• Things are done on a network: they’ll download something to every computer or restart every computer at once…runs of our computer models can take weeks to complete…if they shut down every computer on their network every second Thursday, then the run has to be restarted…a lot of time is lost. Versions of this have happened upwards of 20 times.
  • IT then assumes the computers our clients have left outside their networks (at our request, so our model can run) are virus-ridden, and don’t want anything to do with them…
  • The IT people often act patronizing to begin with. I have to be careful, and get my guys to be careful not to be smart-alacky to them…you can tell somebody something and they won’t believe you…but you don’t want an “I told you so” moment. We don’t want to be problematic.
  • IT does not facilitate any sort of creation in the work that we do. They are an impediment that we have to get around.

Would it be different if you had a different workspace? What if you had more, or less? Are there problems with the amount of space you have?

  • We work so much in virtual space that any standard office configuration would work.
  • We have located downtown because a lot of the employees like the accessibility of downtown to eating opportunities and the train. Several of them live within walking distance. That’s the location of the office rather than the office itself.
  • I would have like the location to be closer to the university, but I lost that opportunity. Sometimes, even if you are the president, you have to do things to keep the workers happy. You can’t have it all your own way or you’ll be the only worker.
  • We need people rather than space. If we get more people, we get more space. We would move to a larger space if we needed it. We didn’t get the space and then design our company around it.
  • A new Telus building is being constructed near our building, adjacent to ours. This building project is causing structural disturbances to our building. A plus-15 walkway has been closed because it has separated from the building by about 1/3 of a foot. Soil displacement around our building’s foundation has occurred due to digging to depths well below the foundation of the building on the Telus site next to us. If our building has to be closed, there would be a ‘shock’ for us.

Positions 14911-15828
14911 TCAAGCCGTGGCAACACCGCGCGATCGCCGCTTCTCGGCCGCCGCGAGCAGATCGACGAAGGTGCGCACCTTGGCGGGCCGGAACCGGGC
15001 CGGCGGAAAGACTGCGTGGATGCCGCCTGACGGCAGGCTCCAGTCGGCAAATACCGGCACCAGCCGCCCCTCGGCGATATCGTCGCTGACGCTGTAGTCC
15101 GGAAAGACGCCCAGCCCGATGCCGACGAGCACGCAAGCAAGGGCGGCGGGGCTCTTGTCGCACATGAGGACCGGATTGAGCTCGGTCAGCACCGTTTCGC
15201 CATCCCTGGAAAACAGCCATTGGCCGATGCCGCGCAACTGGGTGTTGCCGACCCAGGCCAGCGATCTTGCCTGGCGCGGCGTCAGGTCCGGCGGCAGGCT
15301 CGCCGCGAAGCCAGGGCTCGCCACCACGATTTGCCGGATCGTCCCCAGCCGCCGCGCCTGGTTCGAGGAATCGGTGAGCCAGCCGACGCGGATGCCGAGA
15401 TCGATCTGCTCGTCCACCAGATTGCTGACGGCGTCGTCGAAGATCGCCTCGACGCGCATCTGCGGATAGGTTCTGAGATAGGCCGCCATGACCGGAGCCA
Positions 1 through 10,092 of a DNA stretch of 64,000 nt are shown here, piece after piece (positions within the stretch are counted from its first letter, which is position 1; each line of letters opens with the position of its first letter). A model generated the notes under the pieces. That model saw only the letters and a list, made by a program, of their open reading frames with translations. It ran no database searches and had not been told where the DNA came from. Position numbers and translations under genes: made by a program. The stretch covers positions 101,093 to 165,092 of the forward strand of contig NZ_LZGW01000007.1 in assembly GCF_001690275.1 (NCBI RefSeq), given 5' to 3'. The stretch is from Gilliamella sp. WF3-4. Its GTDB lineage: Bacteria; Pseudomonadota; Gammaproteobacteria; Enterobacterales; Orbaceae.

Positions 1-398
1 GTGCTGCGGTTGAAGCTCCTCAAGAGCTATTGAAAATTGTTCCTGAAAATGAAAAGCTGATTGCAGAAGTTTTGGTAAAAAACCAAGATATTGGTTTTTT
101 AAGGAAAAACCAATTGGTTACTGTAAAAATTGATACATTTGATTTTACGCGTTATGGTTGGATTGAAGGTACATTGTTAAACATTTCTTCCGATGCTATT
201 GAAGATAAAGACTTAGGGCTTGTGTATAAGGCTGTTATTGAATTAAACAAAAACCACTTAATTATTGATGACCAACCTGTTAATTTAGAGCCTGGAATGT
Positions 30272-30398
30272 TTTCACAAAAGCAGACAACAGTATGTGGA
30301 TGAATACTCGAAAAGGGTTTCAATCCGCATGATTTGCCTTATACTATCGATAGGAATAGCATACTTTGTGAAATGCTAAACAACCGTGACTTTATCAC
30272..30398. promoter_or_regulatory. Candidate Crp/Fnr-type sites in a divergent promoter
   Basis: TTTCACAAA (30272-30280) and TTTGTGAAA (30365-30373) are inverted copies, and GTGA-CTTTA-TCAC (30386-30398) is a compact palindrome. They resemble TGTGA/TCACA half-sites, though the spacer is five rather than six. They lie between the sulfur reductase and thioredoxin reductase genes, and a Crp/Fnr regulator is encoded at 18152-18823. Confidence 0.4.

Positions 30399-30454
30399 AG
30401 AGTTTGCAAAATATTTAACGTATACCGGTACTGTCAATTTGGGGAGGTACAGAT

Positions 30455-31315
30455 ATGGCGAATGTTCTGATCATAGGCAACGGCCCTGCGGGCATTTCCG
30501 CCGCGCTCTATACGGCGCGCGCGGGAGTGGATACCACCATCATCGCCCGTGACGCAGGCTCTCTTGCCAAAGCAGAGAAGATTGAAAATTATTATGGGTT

• When the flood occurred, our building was closed for a couple of weeks. For the first few days, everybody kind of took time off. Clients started complaining; our excuse wasn’t acceptable anymore and we organized people at their homes with their laptops. But, it pointed out to us that we’re now accustomed to having a space that we go to. There’s a lot of things built around it in a sense. It would be a conscious effort to move
  • We have moved before. There is a loss of about two weeks of productivity that we lose over the month around the move…we are all probably about 50% distracted.
  • I like to think we’re not a normal firm.
  • While we are separate from our clients, we have ‘nodes’ (some of us in Atlanta, etc.). What we haven’t done is what Parsons-Brinkerhoff have done, where they send individuals to different places…something is lost when the team is this far apart. I think it’s inefficient. I think there is value in fact-to-face contact. People are too easily distracted by other things. There’s a bit of discipline with nodes, when there are other people in the room. I don’t think we’ll ever get to the point where we can all be in different places and meet virtually.